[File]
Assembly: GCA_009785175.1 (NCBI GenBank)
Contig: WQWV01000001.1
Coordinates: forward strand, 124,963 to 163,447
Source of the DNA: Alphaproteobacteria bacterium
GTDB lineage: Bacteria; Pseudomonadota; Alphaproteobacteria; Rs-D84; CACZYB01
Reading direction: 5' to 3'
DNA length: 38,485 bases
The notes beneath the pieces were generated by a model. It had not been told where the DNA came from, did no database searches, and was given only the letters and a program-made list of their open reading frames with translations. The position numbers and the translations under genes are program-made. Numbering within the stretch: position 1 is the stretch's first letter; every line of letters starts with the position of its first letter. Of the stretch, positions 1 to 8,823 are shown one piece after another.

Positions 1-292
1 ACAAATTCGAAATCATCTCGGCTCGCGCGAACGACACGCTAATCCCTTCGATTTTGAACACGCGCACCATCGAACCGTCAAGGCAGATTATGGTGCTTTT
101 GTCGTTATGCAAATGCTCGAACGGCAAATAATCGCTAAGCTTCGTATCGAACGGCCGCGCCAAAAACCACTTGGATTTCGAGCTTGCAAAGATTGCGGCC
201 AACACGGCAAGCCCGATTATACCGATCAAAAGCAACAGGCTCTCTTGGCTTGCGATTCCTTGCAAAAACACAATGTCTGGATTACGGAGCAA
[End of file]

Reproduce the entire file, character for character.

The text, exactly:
Assembly: GCA_009785175.1 (NCBI GenBank)
Contig: WQWV01000001.1
Coordinates: forward strand, 124,963 to 163,447
Source of the DNA: Alphaproteobacteria bacterium
GTDB lineage: Bacteria; Pseudomonadota; Alphaproteobacteria; Rs-D84; CACZYB01
Reading direction: 5' to 3'
DNA length: 38,485 bases
The notes beneath the pieces were generated by a model. It had not been told where the DNA came from, did no database searches, and was given only the letters and a program-made list of their open reading frames with translations. The position numbers and the translations under genes are program-made. Numbering within the stretch: position 1 is the stretch's first letter; every line of letters starts with the position of its first letter. Of the stretch, positions 1 to 8,823 are shown one piece after another.

Positions 1-292
1 ACAAATTCGAAATCATCTCGGCTCGCGCGAACGACACGCTAATCCCTTCGATTTTGAACACGCGCACCATCGAACCGTCAAGGCAGATTATGGTGCTTTT
101 GTCGTTATGCAAATGCTCGAACGGCAAATAATCGCTAAGCTTCGTATCGAACGGCCGCGCCAAAAACCACTTGGATTTCGAGCTTGCAAAGATTGCGGCC
201 AACACGGCAAGCCCGATTATACCGATCAAAAGCAACAGGCTCTCTTGGCTTGCGATTCCTTGCAAAAACACAATGTCTGGATTACGGAGCAA